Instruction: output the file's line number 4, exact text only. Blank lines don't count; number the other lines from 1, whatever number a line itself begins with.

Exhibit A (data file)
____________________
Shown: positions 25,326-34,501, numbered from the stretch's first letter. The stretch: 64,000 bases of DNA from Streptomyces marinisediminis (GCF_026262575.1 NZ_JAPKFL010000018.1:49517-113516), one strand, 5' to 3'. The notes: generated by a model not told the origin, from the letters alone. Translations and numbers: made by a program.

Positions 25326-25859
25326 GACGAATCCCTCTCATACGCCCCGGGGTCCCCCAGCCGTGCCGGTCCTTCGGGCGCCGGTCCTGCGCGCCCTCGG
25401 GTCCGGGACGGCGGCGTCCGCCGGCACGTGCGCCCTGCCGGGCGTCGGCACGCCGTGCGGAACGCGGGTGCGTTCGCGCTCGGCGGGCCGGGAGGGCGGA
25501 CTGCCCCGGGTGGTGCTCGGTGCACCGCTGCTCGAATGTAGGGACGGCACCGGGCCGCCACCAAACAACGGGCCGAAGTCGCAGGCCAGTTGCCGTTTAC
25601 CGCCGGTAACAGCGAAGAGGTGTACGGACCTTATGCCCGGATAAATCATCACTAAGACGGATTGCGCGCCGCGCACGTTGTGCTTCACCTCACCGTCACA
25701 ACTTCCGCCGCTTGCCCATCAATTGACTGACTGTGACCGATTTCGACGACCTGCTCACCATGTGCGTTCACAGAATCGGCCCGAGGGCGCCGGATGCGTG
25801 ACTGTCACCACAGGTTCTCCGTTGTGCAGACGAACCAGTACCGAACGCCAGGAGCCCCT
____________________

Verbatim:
25401 GTCCGGGACGGCGGCGTCCGCCGGCACGTGCGCCCTGCCGGGCGTCGGCACGCCGTGCGGAACGCGGGTGCGTTCGCGCTCGGCGGGCCGGGAGGGCGGA